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Assuming I can define Service Level Indicators for a user journey are there any structured methods for setting a Service Level Objective within that SLA without any historical data to indicate what is realistic or feasible?

For Availability we can often turn to various mathematical approaches that enable us to understand the maximum theoretical availability of the system, although even this is tied back to historical data in the form of Mean Time between Failure (MTBF) and Mean Time to Recover (MTTR).

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Without much data you are really guessing, the general thought I have heard before is to start at 80% SLO then work your way up as you have data to back up your goal. There really is not set way of figuring out a SLO without some data. Even taking and using a week's data would be good enough to give you a reasonable idea.

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I think the short answer is: You shouldn't define SLOs, if you don't have historical data.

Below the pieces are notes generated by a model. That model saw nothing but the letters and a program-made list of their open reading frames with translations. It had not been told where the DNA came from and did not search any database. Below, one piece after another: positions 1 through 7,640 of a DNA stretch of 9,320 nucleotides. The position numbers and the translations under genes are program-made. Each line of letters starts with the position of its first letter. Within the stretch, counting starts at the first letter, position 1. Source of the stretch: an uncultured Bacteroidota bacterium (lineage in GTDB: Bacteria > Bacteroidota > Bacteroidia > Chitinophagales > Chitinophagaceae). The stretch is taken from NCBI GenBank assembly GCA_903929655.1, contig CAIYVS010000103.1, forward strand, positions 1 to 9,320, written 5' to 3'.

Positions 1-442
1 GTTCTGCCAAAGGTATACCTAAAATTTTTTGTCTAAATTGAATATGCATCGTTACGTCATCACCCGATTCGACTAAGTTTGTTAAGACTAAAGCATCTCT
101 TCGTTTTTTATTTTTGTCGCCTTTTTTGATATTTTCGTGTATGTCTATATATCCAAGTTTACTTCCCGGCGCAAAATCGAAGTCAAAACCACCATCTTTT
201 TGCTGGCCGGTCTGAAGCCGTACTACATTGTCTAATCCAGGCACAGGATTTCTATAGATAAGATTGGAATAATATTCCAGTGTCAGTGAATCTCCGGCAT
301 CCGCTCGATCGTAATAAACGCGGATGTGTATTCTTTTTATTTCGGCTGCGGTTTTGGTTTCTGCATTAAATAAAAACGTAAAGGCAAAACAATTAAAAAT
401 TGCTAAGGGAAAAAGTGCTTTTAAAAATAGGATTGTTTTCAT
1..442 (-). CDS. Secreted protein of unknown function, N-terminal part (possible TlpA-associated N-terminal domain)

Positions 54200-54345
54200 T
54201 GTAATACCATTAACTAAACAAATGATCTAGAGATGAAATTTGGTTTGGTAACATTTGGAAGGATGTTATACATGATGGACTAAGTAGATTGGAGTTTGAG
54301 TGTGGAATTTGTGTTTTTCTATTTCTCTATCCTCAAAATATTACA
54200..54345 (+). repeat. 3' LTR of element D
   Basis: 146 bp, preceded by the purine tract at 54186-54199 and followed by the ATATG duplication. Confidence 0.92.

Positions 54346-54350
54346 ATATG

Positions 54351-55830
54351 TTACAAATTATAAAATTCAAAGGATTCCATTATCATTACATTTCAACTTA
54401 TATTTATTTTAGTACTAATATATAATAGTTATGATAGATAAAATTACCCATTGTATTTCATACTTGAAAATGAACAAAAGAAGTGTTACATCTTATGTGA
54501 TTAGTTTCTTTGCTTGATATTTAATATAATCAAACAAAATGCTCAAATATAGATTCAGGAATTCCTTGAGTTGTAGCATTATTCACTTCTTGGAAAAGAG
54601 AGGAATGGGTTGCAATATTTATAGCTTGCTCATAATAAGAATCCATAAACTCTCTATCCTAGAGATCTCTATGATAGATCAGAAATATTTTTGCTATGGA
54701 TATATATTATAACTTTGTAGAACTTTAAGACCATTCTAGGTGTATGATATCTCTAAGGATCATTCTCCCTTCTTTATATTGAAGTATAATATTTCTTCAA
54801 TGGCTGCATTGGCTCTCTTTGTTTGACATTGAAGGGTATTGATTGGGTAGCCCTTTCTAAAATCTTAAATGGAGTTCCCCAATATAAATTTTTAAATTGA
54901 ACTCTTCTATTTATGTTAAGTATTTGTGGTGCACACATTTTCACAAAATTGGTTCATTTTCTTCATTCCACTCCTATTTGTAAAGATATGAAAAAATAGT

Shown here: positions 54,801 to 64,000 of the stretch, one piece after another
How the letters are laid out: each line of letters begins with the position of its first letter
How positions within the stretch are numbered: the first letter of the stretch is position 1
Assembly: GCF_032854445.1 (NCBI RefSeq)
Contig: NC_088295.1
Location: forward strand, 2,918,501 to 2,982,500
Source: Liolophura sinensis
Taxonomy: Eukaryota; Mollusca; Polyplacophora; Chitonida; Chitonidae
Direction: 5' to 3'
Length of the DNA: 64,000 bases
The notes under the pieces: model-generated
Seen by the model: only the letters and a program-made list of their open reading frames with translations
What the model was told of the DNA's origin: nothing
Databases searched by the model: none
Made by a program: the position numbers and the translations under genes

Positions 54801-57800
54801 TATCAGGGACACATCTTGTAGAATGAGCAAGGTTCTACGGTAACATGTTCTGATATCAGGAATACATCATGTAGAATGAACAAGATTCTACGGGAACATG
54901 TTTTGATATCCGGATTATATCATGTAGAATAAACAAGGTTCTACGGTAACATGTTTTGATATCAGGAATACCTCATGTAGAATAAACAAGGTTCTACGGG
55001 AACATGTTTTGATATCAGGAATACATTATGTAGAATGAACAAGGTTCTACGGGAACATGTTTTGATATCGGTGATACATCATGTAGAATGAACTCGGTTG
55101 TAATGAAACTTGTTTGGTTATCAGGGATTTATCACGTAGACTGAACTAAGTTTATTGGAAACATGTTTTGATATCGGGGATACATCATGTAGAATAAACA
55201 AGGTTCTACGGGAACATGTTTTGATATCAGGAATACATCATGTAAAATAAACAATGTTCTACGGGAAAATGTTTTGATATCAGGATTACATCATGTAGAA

With that being said, SLIs can be defined without historical data and correlated with KPIs and support metrics.

Here is a concrete example:

  • Hipster store is about to launch.
  • Product management, dev and SRE wants to define SLOs.
  • They should start by defining SLIs, e.g site availability, sign-up success rate, checkout success rate.
  • PM/execs should agree to some kind of 'soft' launch and gradual rollout (if at all possible), e.g internal to employees -> partners -> single state/coast/country.
  • As the 'soft' and gradual rollout progresses, they can correlate swings in the SLIs with changes to KPIs (e.g revenue) and support metrics.

At this point, the hipster store leadership would have some information about how much customer unhappiness/pain (e.g support metrics) and KPIs (e.g revenue) are correlated with SLIs. The SLOs are the bars. One or multiple can be set and alerts defined around them. Rinse and repeat.

A follow-up question is: How to alert and what to alert on before SLOs are set? I'd take the following article in consideration - https://www.oreilly.com/ideas/reduce-toil-through-better-alerting.

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